First-year architecture majors craft small objects full of big ideas
BY SEAN MARKEY
The Norwich Record | Summer 2019
By the time they graduate, architecture majors design structures on a grand scale. But as freshmen, they start small. Kicking off the first two weeks of classes with a period of collective creativity known as CATALYST, School of Architecture + Art faculty members Cara Armstrong and Arthur Schaller challenge first-year majors with a series of small projects. One involved choosing a subject from a list of 50 historic figures, reading about their work, and creating a small shrine in an empty Altoids peppermint tin.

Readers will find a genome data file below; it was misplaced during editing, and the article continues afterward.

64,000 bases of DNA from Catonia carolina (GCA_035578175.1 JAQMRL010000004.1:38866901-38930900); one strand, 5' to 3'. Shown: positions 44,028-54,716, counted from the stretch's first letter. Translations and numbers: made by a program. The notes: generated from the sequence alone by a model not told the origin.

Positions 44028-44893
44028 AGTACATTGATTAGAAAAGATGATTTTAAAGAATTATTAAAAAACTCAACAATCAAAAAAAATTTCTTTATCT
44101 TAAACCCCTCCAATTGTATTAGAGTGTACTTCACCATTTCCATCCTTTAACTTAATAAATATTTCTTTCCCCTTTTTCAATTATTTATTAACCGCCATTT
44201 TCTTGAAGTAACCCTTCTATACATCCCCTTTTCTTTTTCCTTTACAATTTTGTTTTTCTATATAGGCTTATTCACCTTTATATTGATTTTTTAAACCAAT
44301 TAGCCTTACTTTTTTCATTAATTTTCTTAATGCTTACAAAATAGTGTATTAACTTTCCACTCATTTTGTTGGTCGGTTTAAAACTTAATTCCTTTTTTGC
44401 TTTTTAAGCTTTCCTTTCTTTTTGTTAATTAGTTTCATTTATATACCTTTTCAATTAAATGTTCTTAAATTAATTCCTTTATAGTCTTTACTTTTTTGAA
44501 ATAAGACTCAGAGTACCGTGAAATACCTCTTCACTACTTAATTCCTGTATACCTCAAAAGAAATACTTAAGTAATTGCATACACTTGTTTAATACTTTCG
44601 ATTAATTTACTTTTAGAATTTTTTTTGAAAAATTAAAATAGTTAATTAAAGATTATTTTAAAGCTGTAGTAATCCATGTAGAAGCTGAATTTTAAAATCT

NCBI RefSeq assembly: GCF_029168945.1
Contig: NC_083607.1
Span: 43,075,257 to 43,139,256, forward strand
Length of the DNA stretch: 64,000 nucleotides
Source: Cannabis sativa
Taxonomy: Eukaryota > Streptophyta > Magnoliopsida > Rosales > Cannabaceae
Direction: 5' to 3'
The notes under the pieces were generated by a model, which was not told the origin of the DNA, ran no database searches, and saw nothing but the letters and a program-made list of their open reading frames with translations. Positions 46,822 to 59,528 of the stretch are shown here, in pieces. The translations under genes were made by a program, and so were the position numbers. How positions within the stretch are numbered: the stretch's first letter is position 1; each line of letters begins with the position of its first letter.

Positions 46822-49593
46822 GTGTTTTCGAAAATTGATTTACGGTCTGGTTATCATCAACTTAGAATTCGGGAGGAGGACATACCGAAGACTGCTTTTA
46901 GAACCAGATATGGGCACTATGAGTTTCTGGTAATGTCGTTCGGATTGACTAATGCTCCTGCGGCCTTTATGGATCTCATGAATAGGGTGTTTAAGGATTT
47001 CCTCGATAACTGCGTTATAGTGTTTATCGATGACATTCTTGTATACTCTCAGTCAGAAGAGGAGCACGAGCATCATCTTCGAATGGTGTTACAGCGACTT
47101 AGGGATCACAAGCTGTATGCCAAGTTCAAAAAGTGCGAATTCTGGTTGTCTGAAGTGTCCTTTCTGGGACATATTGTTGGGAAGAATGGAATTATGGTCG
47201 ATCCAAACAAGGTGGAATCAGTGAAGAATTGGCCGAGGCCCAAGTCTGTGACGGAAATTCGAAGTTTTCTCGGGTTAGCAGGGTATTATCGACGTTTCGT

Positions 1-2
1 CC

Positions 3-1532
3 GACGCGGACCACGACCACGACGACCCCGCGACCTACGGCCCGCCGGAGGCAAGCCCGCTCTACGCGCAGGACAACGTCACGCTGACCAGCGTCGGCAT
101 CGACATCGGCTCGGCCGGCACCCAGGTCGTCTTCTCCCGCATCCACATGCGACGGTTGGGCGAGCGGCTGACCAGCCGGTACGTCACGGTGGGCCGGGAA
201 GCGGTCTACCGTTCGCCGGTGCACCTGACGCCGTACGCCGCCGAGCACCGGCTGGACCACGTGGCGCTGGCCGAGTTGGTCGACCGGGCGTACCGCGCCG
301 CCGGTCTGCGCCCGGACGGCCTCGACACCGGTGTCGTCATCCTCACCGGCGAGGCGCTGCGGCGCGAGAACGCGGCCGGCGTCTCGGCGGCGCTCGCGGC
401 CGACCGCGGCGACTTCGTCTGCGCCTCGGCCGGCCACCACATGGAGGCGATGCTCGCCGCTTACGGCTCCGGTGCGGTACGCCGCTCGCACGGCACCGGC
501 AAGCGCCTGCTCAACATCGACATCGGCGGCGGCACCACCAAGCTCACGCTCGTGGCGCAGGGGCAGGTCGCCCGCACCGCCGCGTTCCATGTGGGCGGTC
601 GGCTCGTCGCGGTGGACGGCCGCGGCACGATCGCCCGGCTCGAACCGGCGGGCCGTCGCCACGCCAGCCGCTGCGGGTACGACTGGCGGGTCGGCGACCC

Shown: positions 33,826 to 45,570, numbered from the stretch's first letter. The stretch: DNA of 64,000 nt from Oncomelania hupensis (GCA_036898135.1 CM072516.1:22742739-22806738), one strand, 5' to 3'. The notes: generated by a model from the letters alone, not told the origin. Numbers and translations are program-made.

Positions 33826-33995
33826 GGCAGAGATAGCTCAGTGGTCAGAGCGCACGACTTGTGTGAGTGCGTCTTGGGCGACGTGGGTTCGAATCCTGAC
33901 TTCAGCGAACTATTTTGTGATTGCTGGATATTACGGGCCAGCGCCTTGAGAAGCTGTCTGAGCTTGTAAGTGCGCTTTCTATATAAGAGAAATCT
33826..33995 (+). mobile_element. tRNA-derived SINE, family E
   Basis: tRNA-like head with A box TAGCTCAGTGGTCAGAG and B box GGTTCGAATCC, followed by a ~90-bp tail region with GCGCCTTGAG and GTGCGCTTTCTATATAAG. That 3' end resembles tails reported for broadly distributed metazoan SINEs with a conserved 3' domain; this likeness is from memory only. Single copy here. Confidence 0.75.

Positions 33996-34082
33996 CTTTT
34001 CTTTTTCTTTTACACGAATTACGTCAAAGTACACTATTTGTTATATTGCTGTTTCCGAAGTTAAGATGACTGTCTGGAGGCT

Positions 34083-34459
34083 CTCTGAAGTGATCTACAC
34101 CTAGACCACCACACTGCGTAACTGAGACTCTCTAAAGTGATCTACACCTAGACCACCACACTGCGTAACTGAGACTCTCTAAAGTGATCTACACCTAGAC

Diverse by design, the luminaries range from influential architects (Le Corbusier) to mathematicians and philosophers (René Descartes), urban planning critics (Jane Jacobs), artists (Leonardo da Vinci), and choreographers (Martha Graham, as seen above). The idea is to expose students to new perspectives. “There’s multiple ways of looking at architecture and thinking about architecture,” says Armstrong, herself a multifaceted architect, educator, writer, and illustrator. “Architecture really draws from everything. There’s no right answer.” On a practical level, constructing shrines lets students practice key skills. “It’s an introductory blitz to many of the tools that are used” in architecture, says Schaller. “Drawing, modeling, thinking, diagramming—everything all at once. And then we keep repeating.”